Starring Nigel O'Neill, Jozef Pawlowski, Susan Lynch, Stuart Graham, David Pearse, Anna Prochniak, Stella McCusker, Ian McElhinney. Directed by Chris Baugh. (2017, 99 min).
I had to look up the title's meaning. All I found was an article from The Irish News covering this film's Belfast premiere, which stated it's "an agri-slang expression for 'unbecoming weather'." That's certainly fitting, considering the cold, grey, dreary look of the Ireland locations.
The term might also apply to its grizzled protagonist, Donal (Nigel O'Neill), who's pretty-much a Gloomy Gus before his mom, Florence, is brutally murdered in her own home. After two thugs return to finish him off, Donal kills one and captures the other, Bartosz (Jozef Pawlowski), who was forced into trying to kill Donal by mobsters who have his sister (and turned her into a prostitute). With Bartosz in-tow, Donal goes on the offensive, heading to Belfast to avenge his mother and save Bartosz' sister. He also learns why they targeted his mom in the first place: Florence has a past he didn't know about, which connects her to vicious mob boss Frankie Pierce (Susan Lynch).
|"Yeah, he said his fridge is running. Now what?"|
Bad Day for the Cut puts an interesting spin on the tried-and-true revenge tale with a lovably-gruff, fallible main character who doesn't seem to have a plan for anything beyond his next move. Donal is soft-spoken, sympathetic and emotionally vulnerable, though not averse to burning bad guys' scalps with a scalding pot 'o beans when pushed too far. We also get the impression he knows exacting revenge won't make him feel any better; it's simply something he feels duty-bound to accomplish.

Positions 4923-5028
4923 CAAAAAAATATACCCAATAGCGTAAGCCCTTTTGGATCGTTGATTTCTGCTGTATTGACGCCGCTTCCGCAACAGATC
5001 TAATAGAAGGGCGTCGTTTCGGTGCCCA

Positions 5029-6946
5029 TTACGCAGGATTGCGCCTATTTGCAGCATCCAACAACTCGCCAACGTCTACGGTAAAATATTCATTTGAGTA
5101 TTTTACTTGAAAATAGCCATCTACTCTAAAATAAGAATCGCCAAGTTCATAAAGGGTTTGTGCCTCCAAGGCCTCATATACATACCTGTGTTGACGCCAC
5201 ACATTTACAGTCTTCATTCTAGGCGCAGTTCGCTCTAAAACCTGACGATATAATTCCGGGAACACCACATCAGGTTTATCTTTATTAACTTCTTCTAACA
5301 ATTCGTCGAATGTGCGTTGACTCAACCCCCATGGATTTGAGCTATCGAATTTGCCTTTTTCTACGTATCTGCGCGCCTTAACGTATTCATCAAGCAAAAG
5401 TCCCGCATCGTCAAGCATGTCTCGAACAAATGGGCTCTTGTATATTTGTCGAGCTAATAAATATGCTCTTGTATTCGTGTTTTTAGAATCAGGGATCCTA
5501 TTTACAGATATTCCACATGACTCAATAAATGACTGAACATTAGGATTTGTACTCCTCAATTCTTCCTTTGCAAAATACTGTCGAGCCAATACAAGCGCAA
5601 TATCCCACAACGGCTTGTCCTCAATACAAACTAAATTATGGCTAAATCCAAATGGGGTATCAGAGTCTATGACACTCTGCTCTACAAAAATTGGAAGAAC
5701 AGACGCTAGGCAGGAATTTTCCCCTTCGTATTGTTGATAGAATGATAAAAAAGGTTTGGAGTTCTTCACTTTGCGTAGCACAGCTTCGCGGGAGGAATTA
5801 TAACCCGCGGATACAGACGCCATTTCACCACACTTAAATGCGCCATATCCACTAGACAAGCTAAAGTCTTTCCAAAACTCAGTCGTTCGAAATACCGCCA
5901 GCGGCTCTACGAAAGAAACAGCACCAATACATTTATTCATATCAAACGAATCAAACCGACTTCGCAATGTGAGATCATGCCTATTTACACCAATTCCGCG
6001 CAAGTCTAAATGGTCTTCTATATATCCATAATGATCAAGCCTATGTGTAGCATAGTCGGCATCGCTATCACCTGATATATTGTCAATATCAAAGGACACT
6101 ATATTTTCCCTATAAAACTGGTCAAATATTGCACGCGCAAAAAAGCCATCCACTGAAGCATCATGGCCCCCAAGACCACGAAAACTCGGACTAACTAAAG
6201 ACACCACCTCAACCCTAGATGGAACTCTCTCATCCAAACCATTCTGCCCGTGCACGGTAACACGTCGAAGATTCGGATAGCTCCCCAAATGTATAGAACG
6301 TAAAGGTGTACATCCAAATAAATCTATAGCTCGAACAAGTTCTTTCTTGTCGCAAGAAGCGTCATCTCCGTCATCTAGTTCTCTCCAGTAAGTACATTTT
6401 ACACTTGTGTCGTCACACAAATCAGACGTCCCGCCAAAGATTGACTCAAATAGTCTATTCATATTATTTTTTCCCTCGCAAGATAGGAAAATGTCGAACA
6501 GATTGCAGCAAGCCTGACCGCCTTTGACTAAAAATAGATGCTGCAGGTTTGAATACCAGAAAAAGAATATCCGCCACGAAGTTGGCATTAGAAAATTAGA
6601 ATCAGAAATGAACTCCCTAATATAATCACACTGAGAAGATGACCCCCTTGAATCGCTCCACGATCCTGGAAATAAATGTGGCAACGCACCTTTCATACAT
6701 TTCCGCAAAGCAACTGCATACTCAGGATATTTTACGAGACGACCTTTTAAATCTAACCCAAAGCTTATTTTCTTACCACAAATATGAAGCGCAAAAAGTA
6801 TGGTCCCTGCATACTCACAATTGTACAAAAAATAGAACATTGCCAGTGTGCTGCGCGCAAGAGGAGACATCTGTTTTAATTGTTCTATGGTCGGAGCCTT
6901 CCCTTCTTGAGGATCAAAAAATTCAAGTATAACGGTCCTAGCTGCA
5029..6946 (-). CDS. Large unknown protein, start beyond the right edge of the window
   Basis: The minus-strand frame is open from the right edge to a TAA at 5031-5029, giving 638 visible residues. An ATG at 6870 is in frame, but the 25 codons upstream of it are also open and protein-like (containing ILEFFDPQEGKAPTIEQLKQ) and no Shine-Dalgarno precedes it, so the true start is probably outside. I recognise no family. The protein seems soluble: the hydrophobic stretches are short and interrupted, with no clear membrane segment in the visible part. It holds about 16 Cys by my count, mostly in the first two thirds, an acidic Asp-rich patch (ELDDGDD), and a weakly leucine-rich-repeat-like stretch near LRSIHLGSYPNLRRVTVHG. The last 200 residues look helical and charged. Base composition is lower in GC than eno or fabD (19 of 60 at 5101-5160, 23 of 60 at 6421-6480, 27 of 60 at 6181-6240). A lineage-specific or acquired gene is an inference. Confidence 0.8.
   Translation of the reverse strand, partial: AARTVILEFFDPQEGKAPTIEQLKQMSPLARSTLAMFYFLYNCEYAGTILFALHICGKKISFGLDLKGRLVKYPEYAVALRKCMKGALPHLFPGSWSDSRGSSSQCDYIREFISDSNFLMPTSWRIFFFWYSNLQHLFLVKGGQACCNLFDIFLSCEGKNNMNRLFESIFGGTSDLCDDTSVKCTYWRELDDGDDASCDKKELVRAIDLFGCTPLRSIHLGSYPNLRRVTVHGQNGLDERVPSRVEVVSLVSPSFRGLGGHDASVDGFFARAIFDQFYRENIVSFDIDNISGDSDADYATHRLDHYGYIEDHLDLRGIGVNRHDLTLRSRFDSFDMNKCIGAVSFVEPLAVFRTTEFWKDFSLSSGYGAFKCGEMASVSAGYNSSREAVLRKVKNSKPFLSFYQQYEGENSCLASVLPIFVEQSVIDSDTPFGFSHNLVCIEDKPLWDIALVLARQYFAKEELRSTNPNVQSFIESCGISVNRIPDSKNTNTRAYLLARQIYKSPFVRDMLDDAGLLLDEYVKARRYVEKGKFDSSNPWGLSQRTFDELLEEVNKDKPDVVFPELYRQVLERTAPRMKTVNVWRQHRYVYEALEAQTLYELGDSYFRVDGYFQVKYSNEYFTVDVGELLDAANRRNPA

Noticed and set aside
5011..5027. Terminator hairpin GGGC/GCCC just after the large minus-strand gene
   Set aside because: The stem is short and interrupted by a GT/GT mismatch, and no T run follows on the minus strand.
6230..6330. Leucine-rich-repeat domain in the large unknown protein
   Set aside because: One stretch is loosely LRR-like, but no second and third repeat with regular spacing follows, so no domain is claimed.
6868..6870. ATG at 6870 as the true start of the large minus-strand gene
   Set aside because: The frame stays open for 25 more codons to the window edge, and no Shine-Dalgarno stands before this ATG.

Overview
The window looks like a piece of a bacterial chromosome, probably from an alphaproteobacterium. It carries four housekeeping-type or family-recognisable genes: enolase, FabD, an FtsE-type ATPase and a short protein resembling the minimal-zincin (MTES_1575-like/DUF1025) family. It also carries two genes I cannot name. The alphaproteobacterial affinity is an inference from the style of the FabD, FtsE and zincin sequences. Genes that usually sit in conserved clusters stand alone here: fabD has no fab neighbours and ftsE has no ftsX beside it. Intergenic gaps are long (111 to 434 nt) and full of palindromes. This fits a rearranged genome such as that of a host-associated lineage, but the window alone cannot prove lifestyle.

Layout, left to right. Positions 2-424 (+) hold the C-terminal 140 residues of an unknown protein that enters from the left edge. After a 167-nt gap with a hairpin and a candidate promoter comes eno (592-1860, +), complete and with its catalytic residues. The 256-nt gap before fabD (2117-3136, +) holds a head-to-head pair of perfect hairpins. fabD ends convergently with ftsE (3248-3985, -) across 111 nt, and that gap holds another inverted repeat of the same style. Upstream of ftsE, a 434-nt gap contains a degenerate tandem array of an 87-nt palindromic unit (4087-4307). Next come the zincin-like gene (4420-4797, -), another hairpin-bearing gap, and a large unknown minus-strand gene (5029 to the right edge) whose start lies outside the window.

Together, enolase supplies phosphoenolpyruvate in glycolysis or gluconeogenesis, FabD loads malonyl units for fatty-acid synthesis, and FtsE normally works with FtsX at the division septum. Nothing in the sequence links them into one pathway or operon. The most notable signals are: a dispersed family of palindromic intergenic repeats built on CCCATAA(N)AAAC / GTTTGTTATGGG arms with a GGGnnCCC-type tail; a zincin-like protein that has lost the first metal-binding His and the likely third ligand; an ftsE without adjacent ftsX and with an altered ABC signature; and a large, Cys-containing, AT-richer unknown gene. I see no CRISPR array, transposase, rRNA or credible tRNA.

Less effective are the plot revelations. Simply having Donal kill everybody one-by-one until no one's left would have been lazy & boring, but at the same time, overly-complicated story turns do make us a less invested in Donal's quest for vengeance. Not helping matters is Lynch as Pierce. She's a one-dimensional caricature from the get-go and Lynch's performance borders on scenery-chewing, in complete contrast to the tone and well-rounded characters writer-director Chris Baugh worked so hard to establish.
Still, Bad Day for the Cut is worth checking out. Moody, violent and occasionally very funny, it gives us a main character who's atypical of the revenge genre. The narrative backstory lessens the overall impact and the denouement is sort-of maddening, but until then, the film is fairly engaging.
On side note...some viewers may want to use the subtitle option for this one, as most of these characters have very thick accents and use a great deal of regional slang.
NOT BAD...LIKE CAT CHOW
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